Physiological mechanisms of adaptation of vegetative fig plants to salinity
Experiments on the response of young fig (Ficus carica L. 'Dottato') plants to saline water were conducted over two years. The typical experiment consisted in irrigating container-grown plants with pure (control) or saline water at 50, 100 or 200 mM NaCl concentrations for 7-8 weeks in a glasshouse. Plant water status and leaf gas exchange were measured at 10-15 d intervals, dry matter distribution in different organs was determined at the end of the experimental period. Young fig plants tolerated well salinity concentrations up to 100 mM NaCl. Shoot growth and leaf expansion slowed down in 100 mM NaCl-salinized plants, but foliage remained healthy and toxicity symptoms appeared only at NaCl concentrations higher than 100 mM. It took between two to three weeks before relative water content and net photosynthetic rate of fig leaves were significantly reduced by salinity compared with control plants. The stem dry weight was significantly lower than the controls only for the 200 mM-treated plants, whereas that of leaf and root tissues was lower also for the 100 mM NaCl treatment. The ratio between above and below ground dry matter did not vary significantly across the 0-100 mM NaCl range, whereas it was significantly lower for the 200 mM NaCl plants. Fig trees are suitable for cultivation in saline areas provided that the NaCl concentration of the irrigation water does not exceed 100 mM.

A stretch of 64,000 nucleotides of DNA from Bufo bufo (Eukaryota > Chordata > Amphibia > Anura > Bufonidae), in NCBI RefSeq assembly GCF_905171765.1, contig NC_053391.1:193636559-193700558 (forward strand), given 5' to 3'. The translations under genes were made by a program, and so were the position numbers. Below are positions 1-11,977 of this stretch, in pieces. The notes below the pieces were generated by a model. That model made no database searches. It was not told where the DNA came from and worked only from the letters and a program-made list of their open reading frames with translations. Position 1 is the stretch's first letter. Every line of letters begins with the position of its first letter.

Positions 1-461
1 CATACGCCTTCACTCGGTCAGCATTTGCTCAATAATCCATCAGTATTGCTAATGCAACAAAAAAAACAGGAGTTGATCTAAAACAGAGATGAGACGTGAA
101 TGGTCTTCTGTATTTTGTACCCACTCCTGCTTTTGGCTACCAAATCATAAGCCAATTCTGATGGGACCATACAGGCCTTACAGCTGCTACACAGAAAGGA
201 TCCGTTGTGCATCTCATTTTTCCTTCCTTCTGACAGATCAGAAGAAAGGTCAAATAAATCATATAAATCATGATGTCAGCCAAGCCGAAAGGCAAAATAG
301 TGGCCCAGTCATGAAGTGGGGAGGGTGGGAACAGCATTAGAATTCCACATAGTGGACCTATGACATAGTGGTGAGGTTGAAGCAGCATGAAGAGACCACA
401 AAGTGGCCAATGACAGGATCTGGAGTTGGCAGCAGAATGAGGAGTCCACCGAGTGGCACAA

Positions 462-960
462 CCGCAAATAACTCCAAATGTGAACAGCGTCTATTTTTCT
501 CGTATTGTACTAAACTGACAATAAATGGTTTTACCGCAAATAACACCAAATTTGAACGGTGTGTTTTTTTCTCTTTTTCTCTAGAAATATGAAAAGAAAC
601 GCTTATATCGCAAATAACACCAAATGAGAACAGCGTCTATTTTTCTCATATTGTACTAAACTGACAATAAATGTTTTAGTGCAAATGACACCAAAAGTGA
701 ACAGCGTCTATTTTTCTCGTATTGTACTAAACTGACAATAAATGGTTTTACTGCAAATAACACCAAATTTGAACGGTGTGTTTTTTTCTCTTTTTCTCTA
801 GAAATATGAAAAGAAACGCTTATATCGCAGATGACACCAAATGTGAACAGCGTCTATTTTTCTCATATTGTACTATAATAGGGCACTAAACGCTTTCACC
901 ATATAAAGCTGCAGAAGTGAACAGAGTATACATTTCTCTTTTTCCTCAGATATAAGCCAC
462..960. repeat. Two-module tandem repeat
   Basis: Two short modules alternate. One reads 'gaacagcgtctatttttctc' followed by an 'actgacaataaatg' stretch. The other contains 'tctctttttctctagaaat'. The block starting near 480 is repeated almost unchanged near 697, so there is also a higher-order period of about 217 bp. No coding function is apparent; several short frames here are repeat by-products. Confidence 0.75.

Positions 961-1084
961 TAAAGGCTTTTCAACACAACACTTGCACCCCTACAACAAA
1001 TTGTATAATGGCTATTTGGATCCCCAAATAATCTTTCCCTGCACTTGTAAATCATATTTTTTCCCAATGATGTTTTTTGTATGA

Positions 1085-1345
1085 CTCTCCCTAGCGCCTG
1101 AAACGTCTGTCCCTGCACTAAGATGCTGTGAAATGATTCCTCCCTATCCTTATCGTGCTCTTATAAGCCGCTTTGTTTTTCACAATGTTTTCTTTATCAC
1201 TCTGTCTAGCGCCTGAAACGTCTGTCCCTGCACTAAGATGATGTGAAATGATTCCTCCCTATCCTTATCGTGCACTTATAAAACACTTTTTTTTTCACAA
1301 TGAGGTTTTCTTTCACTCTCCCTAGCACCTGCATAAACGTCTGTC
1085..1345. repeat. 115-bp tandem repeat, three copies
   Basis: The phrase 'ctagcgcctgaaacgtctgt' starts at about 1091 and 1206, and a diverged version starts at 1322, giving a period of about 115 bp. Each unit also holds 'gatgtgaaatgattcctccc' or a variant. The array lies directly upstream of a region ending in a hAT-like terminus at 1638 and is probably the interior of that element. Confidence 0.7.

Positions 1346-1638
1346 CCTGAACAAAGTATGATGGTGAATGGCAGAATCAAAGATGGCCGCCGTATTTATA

Caruso, G., Palai, G., Macheda, D., Marchini, F., Tozzini, L., Solorzano Zambrano, L., Giordani, T., Minnocci, A., Sebastiani, L., Quartacci, M.F. and Gucci, R. (2021). Physiological mechanisms of adaptation of vegetative fig plants to salinity. Acta Hortic. 1310, 55-60
dry matter partitioning, Ficus carica L., photosynthetic rate, relative water content